Africa’s two largest economies are stalling amid slumping commodity prices and political infighting that’s hampering decision making.
A government report on Wednesday will probably show Nigeria contracted for a second consecutive quarter in the three months through June as the price and output of oil, its main source of revenue, were squeezed. While South Africa may have avoided falling into a recession, according to the median estimate of five economists surveyed by Bloomberg, the continent’s most-industrialized economy will not grow this year, the nation’s central bank said last month.
The global slump in commodity prices and weak demand from the continent’s main export partners have hit Nigeria, Africa’s second-largest oil producer, and South Africa, where mining produce accounts for about half of export earnings, weighing on both economies. A shortage of foreign currency in Nigeria after the central bank held a currency peg for more than a year, curbed imports, further limiting output, while political uncertainty in South Africa increased in the last week.
“Both countries’ economies are on a declining path,” Manji Cheto, senior vice president at Teneo Intelligence in London, said by phone. “That’s being led by politics in South Africa, and government policies that are reactive in Nigeria and might not work in the short term.”
Nigeria’s economy probably shrank 1.6 percent in the three months through June, according to the median of 15 economist estimates compiled by Bloomberg, following a 0.4 percent year-on-year contraction in the first quarter. Gross domestic product may decline by 1.8 percent for the year, according to the International Monetary Fund.
Nigeria delayed the approval of its record spending plans of 6.1 trillion naira ($19.4 billion) as President Muhammadu Buhari’s administration haggled with lawmakers over budgetary allocations. Militants have destroyed energy installations in the Niger River delta, cutting the nation’s oil output to an almost three-decade low, and further reducing earnings from an industry hit by a more than 50 percent drop in price since the middle of 2014.Nigeria relies on oil for two-thirds of government revenue and 90 percent of foreign-currency earnings.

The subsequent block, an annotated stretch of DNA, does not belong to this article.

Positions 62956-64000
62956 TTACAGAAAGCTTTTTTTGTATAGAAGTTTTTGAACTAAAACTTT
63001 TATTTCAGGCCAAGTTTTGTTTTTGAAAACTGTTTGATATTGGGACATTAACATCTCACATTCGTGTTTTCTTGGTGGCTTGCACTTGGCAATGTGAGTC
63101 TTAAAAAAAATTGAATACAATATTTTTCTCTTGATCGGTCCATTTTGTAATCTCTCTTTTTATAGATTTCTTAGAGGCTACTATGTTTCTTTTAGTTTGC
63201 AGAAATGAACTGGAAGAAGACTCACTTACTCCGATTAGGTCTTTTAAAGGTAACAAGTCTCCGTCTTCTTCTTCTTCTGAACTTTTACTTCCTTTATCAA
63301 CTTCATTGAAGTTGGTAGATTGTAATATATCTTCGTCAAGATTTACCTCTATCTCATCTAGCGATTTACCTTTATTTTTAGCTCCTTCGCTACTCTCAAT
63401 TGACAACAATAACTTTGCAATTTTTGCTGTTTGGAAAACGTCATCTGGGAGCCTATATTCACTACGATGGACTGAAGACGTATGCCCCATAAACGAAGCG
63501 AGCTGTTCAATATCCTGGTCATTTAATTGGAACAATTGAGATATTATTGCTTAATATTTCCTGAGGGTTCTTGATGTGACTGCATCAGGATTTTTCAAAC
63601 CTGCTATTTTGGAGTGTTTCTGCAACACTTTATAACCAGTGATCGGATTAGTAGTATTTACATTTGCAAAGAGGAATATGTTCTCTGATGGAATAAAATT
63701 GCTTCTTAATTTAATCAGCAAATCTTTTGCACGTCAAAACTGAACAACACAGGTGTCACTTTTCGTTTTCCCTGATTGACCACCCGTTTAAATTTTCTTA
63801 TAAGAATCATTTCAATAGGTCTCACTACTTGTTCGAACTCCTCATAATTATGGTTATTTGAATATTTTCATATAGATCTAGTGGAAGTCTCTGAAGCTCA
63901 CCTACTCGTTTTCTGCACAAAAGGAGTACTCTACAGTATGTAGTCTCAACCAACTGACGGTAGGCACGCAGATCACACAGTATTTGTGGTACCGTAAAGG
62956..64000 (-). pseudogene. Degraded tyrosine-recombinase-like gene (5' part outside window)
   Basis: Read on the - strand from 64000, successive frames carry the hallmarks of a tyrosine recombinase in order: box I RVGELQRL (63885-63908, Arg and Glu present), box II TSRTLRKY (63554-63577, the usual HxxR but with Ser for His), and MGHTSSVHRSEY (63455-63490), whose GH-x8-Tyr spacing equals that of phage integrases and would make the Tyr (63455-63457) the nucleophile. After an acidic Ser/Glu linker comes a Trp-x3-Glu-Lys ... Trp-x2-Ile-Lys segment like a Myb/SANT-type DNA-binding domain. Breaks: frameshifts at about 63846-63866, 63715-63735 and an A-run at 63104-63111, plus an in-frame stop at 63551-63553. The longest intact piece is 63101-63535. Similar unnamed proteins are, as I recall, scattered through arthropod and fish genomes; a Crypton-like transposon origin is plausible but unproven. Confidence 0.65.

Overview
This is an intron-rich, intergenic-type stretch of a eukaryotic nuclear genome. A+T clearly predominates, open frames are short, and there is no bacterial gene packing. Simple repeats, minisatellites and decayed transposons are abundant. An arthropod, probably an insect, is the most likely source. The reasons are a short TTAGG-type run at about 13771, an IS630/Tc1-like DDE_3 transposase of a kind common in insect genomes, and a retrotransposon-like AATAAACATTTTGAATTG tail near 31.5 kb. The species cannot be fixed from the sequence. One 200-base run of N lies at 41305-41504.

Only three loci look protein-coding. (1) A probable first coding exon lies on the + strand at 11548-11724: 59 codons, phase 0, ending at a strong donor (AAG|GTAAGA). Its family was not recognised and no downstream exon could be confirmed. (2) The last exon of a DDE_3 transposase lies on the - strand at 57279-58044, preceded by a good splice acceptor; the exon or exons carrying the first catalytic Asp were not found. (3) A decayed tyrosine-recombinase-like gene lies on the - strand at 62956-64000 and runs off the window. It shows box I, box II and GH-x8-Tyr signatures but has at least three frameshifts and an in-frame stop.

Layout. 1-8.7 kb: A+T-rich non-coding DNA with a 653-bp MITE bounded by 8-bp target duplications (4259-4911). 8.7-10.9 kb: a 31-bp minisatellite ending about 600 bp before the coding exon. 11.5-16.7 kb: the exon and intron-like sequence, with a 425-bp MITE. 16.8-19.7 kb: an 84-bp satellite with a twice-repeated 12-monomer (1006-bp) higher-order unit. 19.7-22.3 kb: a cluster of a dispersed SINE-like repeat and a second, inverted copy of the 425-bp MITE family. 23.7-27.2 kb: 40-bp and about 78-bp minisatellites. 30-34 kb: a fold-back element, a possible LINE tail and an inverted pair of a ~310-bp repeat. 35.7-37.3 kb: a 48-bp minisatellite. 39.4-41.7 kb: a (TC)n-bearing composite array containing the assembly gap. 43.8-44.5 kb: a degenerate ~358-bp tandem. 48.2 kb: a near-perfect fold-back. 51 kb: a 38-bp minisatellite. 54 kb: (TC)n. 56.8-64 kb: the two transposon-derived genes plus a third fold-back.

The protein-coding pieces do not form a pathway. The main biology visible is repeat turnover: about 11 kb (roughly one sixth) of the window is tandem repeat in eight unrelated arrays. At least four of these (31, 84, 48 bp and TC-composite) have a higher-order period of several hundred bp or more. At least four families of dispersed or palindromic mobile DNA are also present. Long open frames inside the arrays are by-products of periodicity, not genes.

“Both countries are adjusting to the decline in commodity prices,” said Sizwe Nxedlana, chief economist at Johannesburg-based First National Bank. “The nice thing about South Africa is that we are significantly more diversified as an economy than Nigeria.”
Nigerian central bank Governor Godwin Emefiele increased borrowing costs by 200 basis points last month to fight inflation that reached 16.5 percent in June and lure investors to help prop up the naira. The currency has lost more than a third of its value against the dollar since the central bank removed a currency peg on June 20.
While South Africa’s rand strengthened more than 10 percent against the dollar between the start of the year and early August, helping the economy to temporarily replace Nigeria as the continent’s largest in dollar terms, the currency slumped more than 5 percent since reports a week ago that Finance Minister Pravin Gordhan may be arrested. Gordhan, 67, said on Aug. 24 his attorneys received a letter from the Hawks, a special police unit, asking him to come to their office. He did not comply with the request.
“It’s a foregone conclusion that Nigeria is in recession,” Cheto said. “Revenue growth has been positive in South Africa, but if the political situation deteriorates, it will show negatively in the economy.”
The naira was unchanged at 314.75 per dollar by 9:01a.m. on Lagos on Tuesday. The rand strengthened 0.3 percent to 14.3682 per dollar.